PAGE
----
Kathryn Tickell Profile
Smallpipes player Kathryn Tickell is steeped in the rich folk traditions of North East England and the Borders
Hailing from Northumbria, the small pipes player Kathryn Tickell is steeped in the rich folk traditions of North East England and the Borders. Her grandfather and great grandfather were singers and musicians and her father Mike Tickell is a well-known singer of Border ballads.
She began playing the Northumbrian pipes at the age of nine, a task she once once described as ‘trying to tame an octopus’.
Like the Irish uilleann pipes, the Northumbrian pipes are bellows blown but, uniquely, the chanter – the pipe that plays the melody – is closed at the end. This means a note is only sounded as a finger is raised, giving the instrument is characteristically perky staccato sound.
By the age of 13 Tickell had won every small pipes competition and she recorded her debut album at the age of 16 in 1984. A succession of fine recordings has followed, featuring jigs, airs and reels, predominantly from the Northumbrian tradition but with tunes also borrowed from Scotland, Ireland and the Shetlands.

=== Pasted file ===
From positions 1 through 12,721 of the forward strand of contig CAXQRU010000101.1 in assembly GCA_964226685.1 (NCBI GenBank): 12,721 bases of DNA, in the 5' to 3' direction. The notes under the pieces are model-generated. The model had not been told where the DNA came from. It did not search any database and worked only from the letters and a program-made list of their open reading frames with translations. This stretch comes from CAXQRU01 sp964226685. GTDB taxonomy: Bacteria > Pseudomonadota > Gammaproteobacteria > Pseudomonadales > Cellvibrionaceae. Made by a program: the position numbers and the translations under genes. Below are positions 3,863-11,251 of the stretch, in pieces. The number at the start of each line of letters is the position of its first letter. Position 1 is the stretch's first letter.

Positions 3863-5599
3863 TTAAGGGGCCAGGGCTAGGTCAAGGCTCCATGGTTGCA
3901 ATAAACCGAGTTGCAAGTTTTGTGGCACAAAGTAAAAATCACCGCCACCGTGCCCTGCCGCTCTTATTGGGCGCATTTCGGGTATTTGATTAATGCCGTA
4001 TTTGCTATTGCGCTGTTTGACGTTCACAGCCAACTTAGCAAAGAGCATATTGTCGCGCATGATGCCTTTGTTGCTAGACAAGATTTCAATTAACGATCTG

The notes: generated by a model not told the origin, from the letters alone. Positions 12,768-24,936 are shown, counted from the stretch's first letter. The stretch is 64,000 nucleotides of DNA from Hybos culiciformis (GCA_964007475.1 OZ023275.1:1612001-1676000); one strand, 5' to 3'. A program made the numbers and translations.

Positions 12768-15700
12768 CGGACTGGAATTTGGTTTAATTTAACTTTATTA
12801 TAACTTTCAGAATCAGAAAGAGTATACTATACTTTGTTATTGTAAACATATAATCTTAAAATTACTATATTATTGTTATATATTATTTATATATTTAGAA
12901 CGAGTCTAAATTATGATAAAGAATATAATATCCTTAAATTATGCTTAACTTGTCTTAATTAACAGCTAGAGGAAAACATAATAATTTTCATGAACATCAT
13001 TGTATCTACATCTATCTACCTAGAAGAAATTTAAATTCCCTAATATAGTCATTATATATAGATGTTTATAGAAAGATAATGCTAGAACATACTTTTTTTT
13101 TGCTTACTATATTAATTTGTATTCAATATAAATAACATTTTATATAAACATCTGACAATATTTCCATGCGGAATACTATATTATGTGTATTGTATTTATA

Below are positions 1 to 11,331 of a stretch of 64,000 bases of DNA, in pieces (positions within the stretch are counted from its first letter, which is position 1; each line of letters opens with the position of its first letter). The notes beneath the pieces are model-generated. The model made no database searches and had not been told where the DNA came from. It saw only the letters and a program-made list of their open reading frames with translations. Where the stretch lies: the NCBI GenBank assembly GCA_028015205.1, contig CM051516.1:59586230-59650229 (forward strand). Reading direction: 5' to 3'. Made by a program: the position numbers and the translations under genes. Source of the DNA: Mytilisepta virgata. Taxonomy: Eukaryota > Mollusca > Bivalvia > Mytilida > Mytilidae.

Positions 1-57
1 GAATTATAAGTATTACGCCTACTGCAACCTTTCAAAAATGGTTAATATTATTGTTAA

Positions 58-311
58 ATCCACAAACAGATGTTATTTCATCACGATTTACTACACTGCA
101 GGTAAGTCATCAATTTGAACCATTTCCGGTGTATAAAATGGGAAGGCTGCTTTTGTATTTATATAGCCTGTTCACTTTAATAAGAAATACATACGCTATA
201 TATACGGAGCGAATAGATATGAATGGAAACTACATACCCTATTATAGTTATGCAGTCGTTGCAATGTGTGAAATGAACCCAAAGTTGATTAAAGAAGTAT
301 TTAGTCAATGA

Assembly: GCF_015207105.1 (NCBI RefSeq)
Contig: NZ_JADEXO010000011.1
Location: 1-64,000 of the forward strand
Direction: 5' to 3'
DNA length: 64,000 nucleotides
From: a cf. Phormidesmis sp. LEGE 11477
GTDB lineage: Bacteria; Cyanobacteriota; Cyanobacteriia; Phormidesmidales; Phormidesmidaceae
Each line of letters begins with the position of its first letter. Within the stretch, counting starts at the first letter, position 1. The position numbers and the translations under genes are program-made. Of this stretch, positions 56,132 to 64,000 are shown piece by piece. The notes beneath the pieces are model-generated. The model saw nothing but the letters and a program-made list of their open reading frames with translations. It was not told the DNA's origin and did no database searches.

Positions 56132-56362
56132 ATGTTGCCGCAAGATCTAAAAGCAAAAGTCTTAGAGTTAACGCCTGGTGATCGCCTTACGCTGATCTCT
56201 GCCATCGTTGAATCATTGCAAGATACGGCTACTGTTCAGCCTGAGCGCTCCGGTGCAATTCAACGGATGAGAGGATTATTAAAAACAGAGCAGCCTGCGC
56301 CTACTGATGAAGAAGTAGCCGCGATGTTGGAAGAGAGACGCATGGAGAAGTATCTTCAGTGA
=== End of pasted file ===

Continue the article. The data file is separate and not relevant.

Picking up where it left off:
The composers Sir Peter Maxwell Davies and Howard Skempton have written pieces for her and she has worked with the percussionist Evelyn Glennie and pianist Joanna MacGregor. She has also played on no fewer than five albums by Sting.
‘I think that I’m still a traditional musician,’ she told Songlines. ‘That’s more the way you learn and the way you see things, I don’t think it’s about the kind of music that’s coming out. I’m very content with that.’